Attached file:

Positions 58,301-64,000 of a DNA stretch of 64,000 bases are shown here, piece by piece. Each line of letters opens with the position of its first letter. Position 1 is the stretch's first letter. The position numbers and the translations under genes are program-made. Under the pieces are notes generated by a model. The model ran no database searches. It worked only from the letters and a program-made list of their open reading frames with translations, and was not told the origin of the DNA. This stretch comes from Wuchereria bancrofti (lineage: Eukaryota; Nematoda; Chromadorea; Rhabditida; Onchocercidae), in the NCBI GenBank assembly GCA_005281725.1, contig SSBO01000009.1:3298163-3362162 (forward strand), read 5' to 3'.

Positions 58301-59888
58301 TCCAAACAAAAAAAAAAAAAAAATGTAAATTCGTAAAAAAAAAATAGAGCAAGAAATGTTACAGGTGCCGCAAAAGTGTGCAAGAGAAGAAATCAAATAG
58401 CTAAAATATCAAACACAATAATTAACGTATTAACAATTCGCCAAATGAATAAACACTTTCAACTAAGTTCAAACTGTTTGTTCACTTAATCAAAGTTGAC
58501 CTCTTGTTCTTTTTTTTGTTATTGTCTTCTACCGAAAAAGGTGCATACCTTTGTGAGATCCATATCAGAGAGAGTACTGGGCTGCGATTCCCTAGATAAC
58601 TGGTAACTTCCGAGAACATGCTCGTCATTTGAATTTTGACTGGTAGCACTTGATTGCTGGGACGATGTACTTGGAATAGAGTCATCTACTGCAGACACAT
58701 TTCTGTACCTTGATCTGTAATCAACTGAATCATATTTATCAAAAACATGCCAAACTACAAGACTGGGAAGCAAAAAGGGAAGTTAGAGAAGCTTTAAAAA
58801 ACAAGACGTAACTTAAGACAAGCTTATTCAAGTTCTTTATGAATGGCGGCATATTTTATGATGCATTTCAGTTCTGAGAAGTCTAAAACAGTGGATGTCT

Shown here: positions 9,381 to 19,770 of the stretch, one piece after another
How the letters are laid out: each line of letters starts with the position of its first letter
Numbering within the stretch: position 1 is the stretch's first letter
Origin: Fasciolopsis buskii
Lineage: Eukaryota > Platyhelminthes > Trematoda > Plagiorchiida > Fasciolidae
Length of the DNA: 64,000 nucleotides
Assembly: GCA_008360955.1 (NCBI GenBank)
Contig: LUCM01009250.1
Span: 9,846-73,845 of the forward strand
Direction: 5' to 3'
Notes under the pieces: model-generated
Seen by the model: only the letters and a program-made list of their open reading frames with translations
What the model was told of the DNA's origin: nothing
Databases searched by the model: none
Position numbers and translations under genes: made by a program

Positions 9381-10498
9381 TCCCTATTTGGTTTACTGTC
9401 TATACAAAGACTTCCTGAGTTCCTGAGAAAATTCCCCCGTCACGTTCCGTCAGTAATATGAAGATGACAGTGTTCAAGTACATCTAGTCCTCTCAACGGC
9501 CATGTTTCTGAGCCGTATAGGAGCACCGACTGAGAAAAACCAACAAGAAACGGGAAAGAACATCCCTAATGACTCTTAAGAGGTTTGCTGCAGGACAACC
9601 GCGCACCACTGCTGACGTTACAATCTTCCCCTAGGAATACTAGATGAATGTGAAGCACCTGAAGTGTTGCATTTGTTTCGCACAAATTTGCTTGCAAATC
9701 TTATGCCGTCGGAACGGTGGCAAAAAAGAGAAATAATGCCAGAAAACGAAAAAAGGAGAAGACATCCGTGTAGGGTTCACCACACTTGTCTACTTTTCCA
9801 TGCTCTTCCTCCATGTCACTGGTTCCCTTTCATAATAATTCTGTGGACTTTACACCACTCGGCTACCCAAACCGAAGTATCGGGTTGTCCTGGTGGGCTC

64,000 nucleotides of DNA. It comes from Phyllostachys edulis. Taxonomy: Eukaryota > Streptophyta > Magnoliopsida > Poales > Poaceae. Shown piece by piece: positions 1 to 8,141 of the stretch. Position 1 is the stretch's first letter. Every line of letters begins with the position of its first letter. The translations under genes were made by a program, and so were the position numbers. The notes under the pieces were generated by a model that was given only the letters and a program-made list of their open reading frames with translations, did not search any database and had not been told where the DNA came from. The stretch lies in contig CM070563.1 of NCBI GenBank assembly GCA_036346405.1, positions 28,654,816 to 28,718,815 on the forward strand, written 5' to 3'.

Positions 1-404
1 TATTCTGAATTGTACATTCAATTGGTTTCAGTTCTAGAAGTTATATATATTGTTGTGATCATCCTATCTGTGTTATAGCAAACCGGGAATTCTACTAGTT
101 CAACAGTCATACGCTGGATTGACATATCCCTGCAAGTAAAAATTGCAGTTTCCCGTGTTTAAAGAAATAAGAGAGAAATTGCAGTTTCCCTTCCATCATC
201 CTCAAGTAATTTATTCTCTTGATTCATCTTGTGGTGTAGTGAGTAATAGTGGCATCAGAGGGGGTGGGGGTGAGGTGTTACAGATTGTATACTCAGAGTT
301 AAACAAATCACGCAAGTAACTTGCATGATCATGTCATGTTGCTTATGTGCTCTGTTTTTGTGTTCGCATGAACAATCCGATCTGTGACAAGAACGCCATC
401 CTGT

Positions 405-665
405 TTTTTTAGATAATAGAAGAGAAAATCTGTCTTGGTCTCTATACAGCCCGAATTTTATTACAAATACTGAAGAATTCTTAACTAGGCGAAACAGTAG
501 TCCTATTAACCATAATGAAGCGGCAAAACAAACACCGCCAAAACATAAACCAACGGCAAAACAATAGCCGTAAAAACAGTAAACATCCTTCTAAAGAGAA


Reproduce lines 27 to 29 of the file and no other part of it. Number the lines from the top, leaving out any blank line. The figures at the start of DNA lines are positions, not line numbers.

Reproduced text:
9501 CATGTTTCTGAGCCGTATAGGAGCACCGACTGAGAAAAACCAACAAGAAACGGGAAAGAACATCCCTAATGACTCTTAAGAGGTTTGCTGCAGGACAACC
9601 GCGCACCACTGCTGACGTTACAATCTTCCCCTAGGAATACTAGATGAATGTGAAGCACCTGAAGTGTTGCATTTGTTTCGCACAAATTTGCTTGCAAATC
9701 TTATGCCGTCGGAACGGTGGCAAAAAAGAGAAATAATGCCAGAAAACGAAAAAAGGAGAAGACATCCGTGTAGGGTTCACCACACTTGTCTACTTTTCCA